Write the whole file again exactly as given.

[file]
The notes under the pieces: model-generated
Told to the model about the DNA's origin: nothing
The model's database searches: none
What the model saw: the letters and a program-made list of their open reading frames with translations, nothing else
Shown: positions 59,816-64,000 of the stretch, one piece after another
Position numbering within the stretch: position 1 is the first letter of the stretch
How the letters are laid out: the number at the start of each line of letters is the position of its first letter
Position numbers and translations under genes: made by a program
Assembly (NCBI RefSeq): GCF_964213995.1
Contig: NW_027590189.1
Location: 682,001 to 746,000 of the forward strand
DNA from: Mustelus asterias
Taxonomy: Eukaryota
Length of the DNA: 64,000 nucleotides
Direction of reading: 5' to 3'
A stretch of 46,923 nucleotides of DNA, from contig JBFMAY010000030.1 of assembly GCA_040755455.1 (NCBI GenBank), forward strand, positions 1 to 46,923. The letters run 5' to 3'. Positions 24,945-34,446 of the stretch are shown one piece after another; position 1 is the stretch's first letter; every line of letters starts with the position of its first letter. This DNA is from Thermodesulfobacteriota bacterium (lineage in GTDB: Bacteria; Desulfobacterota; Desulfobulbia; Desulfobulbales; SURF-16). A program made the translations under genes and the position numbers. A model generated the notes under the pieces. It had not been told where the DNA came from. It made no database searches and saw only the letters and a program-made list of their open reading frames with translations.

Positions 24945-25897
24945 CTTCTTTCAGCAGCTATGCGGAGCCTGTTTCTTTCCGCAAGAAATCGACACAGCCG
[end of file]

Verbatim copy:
The notes under the pieces: model-generated
Told to the model about the DNA's origin: nothing
The model's database searches: none
What the model saw: the letters and a program-made list of their open reading frames with translations, nothing else
Shown: positions 59,816-64,000 of the stretch, one piece after another
Position numbering within the stretch: position 1 is the first letter of the stretch
How the letters are laid out: the number at the start of each line of letters is the position of its first letter
Position numbers and translations under genes: made by a program
Assembly (NCBI RefSeq): GCF_964213995.1
Contig: NW_027590189.1
Location: 682,001 to 746,000 of the forward strand
DNA from: Mustelus asterias
Taxonomy: Eukaryota
Length of the DNA: 64,000 nucleotides
Direction of reading: 5' to 3'
A stretch of 46,923 nucleotides of DNA, from contig JBFMAY010000030.1 of assembly GCA_040755455.1 (NCBI GenBank), forward strand, positions 1 to 46,923. The letters run 5' to 3'. Positions 24,945-34,446 of the stretch are shown one piece after another; position 1 is the stretch's first letter; every line of letters starts with the position of its first letter. This DNA is from Thermodesulfobacteriota bacterium (lineage in GTDB: Bacteria; Desulfobacterota; Desulfobulbia; Desulfobulbales; SURF-16). A program made the translations under genes and the position numbers. A model generated the notes under the pieces. It had not been told where the DNA came from. It made no database searches and saw only the letters and a program-made list of their open reading frames with translations.

Positions 24945-25897
24945 CTTCTTTCAGCAGCTATGCGGAGCCTGTTTCTTTCCGCAAGAAATCGACACAGCCG